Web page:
The scope of the consumer electronics industry is huge and accounts for $200 billion in sales every year, according to the Consumer Electronics Association.
However, some of the industry’s profits disappear.
Each year, consumers return about 15 percent, or $30 billion, worth of consumer electronics, primarily because of product frustration or buyers’ remorse, according to a report by OnProcess Technology.
Retailers and manufacturers can make the best of this bad situation by offsetting some of these return losses and recouping about half of their lost sales. They do this by refurbishing returned products and reselling them to customers in the secondary market.
A problem outside of product returns occurs as product travels from the point of manufacturing to the point of sale. Unsellable loads account for 1 percent of all the loads shipped, which is $2 billion in the consumer electronics industry, according to industry studies of unsellable consumer products and our own experience. While the industry can do little to change the buying behaviors of consumers who choose to return product, they can change a part of their own internal process to address a less visible profit drain.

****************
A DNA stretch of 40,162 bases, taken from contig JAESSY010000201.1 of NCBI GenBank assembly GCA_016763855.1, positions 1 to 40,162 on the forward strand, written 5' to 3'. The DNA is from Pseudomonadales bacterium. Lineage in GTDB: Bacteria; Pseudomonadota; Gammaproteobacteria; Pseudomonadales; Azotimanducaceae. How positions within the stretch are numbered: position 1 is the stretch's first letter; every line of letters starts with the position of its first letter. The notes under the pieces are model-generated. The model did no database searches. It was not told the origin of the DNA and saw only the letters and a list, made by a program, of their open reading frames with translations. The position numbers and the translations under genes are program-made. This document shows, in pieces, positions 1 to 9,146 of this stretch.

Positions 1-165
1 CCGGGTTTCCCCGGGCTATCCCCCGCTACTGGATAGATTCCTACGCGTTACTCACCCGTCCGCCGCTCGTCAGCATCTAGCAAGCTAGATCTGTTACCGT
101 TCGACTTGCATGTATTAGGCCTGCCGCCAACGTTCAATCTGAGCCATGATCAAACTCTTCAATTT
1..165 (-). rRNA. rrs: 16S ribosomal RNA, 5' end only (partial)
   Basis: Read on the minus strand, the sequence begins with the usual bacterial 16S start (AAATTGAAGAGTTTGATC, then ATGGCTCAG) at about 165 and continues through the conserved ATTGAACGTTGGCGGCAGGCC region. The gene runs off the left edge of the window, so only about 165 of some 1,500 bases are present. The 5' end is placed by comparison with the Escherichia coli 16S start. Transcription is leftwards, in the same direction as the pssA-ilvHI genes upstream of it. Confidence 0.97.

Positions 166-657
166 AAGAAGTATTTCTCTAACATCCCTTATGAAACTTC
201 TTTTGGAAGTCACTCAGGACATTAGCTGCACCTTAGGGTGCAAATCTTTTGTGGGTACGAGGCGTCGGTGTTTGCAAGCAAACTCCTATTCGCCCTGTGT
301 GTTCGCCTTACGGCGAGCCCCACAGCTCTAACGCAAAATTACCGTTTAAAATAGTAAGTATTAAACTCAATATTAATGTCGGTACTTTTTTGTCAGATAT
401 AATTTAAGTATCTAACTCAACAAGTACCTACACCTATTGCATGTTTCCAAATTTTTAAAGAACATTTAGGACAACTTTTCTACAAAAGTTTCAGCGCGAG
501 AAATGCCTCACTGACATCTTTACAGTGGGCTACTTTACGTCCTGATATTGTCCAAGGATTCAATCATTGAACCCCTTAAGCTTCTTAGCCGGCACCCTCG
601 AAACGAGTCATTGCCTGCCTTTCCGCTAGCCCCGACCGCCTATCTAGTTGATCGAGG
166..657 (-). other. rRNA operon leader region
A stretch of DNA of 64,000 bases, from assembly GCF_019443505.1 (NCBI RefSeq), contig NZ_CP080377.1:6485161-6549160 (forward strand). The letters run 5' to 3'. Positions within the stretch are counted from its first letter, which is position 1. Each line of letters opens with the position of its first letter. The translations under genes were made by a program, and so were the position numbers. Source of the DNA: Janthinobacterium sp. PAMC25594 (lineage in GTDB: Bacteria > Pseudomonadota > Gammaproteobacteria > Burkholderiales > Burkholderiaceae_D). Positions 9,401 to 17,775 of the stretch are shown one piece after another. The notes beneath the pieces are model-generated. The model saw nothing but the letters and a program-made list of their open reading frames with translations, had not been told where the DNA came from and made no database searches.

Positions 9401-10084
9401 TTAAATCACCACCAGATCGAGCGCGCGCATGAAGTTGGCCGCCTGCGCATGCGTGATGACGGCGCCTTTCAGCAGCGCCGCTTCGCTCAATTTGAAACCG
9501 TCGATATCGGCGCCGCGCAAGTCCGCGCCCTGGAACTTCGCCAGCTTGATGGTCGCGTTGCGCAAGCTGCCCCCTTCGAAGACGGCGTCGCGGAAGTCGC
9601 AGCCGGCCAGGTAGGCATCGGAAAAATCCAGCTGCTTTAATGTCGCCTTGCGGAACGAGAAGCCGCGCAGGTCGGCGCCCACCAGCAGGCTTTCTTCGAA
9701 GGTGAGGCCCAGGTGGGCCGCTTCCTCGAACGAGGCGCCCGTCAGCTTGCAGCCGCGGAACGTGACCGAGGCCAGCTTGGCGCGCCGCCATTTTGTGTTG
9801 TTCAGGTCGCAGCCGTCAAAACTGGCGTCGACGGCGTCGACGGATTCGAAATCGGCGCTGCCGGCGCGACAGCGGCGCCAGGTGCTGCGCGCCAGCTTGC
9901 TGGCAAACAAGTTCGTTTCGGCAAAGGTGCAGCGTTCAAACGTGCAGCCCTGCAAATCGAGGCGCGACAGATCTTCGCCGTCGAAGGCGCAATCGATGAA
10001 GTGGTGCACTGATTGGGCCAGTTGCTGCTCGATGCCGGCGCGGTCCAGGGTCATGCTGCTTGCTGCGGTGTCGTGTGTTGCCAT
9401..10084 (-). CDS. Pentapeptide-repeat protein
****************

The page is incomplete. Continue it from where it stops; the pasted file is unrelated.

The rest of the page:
Half of this 1 percent, or $1 billion, accounts for loads that have been damaged during transportation. Of this $1 billion, $500 million is from ineffective stretch wrapping, which results in load failure. While load failure is often accepted as a cost of doing business, damage is significant and much of it’s avoidable unlike buyers’ remorse and product frustration.
If companies follow steps – e.g. checking Containment Force – to improve their stretch wrapping process, they can actually get back at least 50 percent of the loads that had been lost to ineffective stretch wrapping.
Many things in life are outside of our control, especially the behavior of other people. Instead, focus on the things that can be managed. Recovering $250 million is one of them.
If you’re not sure of the right way to reduce your damage, just follow our guidelines in Lantech's 10 Step Process to Reduce Damage Through More Effective Stretch Wrapping.
For more information, you can contact us on our website or call us at (502) 815-9109.
This post was published on October 22, 2014 and updated on July 20, 2015.